One to Rally Around
As the clock ticked toward zero and victory became a formality, Jim Zorn looked for people to thank even as players pushed toward him to give congratulations. The new Redskins head coach saw craggy offensive line coach Joe Bugel and threw an arm around him for a hug, the new regime and the last best vestige of the old embracing.
Then Zorn, who threw 111 touchdown passes in his NFL days, took off his cool sunglasses and embraced Santana Moss, who caught the 67-yard bomb with 3 minutes 29 seconds to play that gave Washington a 29-24 win over New Orleans. Finally, he wandered, happily, off the steamy field, his first head coaching win at any level of football in the books at age 55.
"Tremendous. I don't really know how to act, but I'm very excited," Zorn said. "I wish I could enjoy it for the next four or five days as much as I had to endure the last week" after an opening night loss to the Giants. At one point, Zorn just summed his feelings as, "Wow!" But perhaps even he doesn't grasp what impact this one game, and the way in which it was won, may have on his tenure here.
New Redskins coaches can get buried in a hurry. Once they do, their task of digging out, regaining credibility and getting everybody off their back can be doubly difficult. In fact, for the last 15 seasons, it has proved to be impossible.
Since Joe Gibbs's first departure after the 1992 season, the repeating story has been one new coach after another arriving in a tough town, then finding his abilities doubted instantly. Richie Petitbon, Norv Turner, Marty Schottenheimer, Steve Spurrier and Gibbs himself, in his second tour of duty, all got off to abysmal beginnings -- 1-6, 1-6, 0-5, 2-4 and 1-4.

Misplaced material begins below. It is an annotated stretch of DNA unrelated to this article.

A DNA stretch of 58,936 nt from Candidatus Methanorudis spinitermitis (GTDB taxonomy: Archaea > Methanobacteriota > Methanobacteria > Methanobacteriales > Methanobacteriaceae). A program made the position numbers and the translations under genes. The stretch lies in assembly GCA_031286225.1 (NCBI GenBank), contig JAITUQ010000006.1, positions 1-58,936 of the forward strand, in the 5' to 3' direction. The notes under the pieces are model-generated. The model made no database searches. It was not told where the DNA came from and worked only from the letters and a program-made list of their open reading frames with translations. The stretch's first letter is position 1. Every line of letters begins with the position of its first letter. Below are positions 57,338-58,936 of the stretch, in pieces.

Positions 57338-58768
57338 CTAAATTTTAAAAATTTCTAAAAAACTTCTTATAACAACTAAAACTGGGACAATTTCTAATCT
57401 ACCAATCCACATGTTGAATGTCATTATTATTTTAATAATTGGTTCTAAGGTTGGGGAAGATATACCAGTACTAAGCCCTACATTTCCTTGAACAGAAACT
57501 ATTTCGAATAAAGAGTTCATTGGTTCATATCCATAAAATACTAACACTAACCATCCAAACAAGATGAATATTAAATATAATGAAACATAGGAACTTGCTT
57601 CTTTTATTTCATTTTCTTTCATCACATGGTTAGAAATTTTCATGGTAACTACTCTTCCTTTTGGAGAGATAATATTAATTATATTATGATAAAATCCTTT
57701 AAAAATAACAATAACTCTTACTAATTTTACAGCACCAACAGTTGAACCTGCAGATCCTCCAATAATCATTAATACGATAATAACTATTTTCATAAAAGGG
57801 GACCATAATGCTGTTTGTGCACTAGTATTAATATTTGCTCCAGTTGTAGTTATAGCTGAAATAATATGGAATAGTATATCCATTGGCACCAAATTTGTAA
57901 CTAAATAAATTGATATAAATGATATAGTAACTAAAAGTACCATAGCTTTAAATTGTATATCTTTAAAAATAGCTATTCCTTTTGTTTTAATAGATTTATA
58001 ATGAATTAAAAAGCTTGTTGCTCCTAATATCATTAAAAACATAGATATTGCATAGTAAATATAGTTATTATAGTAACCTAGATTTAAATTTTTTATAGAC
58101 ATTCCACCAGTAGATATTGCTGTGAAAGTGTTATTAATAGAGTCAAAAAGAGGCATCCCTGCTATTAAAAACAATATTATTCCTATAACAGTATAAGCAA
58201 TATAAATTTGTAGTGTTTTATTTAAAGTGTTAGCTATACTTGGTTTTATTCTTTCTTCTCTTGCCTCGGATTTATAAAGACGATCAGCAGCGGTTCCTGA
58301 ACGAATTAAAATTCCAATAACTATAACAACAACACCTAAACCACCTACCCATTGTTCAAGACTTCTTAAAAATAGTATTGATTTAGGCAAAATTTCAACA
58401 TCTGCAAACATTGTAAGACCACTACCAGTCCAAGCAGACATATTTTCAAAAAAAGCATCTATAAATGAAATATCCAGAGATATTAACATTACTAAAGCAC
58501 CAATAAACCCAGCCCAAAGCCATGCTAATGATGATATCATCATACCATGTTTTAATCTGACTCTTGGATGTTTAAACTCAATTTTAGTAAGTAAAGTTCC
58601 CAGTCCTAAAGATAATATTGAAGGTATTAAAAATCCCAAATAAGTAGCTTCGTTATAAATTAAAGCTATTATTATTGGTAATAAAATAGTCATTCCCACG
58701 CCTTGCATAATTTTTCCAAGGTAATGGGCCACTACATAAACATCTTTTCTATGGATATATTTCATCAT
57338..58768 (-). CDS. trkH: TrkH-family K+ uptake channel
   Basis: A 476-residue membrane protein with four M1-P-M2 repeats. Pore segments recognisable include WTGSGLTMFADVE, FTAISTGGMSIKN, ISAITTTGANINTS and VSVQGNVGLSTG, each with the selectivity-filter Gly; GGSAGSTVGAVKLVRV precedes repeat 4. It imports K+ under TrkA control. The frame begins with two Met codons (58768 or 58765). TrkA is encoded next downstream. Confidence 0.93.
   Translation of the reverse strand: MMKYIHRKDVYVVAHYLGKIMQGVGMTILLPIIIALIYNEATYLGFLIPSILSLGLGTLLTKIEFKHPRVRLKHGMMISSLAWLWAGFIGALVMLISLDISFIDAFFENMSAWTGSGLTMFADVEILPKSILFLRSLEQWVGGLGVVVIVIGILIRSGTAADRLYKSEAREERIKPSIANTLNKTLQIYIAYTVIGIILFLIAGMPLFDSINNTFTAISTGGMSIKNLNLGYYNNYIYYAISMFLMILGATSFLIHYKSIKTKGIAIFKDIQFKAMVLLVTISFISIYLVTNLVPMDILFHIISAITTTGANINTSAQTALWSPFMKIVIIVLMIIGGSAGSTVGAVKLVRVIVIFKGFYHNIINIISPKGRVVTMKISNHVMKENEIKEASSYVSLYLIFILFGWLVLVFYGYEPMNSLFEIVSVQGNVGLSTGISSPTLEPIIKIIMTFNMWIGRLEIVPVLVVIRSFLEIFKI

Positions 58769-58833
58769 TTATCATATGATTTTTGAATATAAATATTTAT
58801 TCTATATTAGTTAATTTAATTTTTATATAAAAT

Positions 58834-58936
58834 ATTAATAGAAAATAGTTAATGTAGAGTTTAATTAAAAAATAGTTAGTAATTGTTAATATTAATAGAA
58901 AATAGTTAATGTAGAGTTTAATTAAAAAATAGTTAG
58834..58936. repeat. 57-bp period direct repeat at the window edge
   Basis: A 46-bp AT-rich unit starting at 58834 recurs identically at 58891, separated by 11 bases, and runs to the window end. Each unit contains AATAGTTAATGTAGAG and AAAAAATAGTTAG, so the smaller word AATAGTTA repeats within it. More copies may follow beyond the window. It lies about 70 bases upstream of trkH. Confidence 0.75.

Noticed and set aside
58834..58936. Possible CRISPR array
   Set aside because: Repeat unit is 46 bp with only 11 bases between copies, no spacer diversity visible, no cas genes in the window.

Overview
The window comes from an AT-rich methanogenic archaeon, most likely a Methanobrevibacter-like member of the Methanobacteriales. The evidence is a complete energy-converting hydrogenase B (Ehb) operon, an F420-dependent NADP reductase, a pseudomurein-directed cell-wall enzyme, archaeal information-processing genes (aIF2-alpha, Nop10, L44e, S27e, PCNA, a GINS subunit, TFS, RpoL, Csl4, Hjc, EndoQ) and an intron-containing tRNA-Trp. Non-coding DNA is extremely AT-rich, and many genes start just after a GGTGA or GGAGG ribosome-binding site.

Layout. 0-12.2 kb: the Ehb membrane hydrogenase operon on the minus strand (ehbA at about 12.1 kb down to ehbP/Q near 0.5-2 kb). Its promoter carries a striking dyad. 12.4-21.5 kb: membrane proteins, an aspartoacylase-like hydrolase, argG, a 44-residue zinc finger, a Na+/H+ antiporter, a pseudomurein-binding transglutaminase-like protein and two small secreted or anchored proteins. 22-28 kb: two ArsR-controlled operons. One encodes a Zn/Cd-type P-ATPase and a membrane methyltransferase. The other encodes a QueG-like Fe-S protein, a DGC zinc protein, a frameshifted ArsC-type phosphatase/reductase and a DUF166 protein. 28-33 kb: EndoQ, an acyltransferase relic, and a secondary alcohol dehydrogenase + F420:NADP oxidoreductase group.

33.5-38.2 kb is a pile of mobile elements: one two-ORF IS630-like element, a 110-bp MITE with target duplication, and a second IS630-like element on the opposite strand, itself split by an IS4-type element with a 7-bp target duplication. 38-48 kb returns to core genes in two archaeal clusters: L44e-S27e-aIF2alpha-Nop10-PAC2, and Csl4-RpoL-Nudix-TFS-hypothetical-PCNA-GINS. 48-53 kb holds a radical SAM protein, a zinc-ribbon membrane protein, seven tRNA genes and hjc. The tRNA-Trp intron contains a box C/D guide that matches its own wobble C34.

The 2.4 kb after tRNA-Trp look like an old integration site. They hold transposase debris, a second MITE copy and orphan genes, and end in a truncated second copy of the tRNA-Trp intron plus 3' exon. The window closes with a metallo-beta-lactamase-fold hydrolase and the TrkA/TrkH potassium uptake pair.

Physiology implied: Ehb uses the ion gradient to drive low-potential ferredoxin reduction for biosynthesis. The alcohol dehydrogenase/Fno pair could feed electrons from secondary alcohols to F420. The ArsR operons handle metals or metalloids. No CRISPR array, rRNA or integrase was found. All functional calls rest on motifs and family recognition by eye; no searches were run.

All except Gibbs took multiple early-season drubbings by huge, unnerving margins. With confidence cracked early, not one of these coaches (including Gibbs II) ever had a single day when his career Redskins record was over .500.
That's why Zorn's first win was so important. In one Sunday at FedEx Field, he answered numerous questions that bedevil every rookie coach, but which might have haunted him even more since he was an unexpected choice.
Could his team come from behind to win or, like so many Redskins teams in recent years, would he be nagged with narrow near-miss defeats? Gibbs had a spirit-rending 14 losses in overtime or by three points or less.
Trailing by nine points with 10:36 to play, Zorn's Redskins yesterday marched 82 yards for a touchdown, then hit that Jason Campbell to Moss bomb to go ahead. They converted a gambling fourth-and-two pass with 1:58 to play to ice the game. In other words, that's just about everything that recent teams could seldom do with the game at stake.
Perhaps because of all his years as the Seahawks' quarterback, Zorn seemed comfortable with the speed of decision-making in the fourth quarter -- a Gibbs flaw. "As a coach, I get the full hurricane force of the winds -- up and down and up again," said Zorn, who calls the plays. "I told myself, 'Just continue to concentrate on the next play.' "
Zorn waited all game for the situation to call the bomb to Moss against a Saints blitz. The coach explained the thought process then laughed. "I'm patting myself on the back but it's all bogus," he said. "They made the play."
Everyone in town, especially the Redskins themselves, wondered if Zorn's version of the West Coast offense could pile up yards -- against anybody. After two lopsided losses to end the preseason, followed by a dismal opening loss to the Giants, could the new attack function effectively with Campbell in charge? Silly us, for doubting.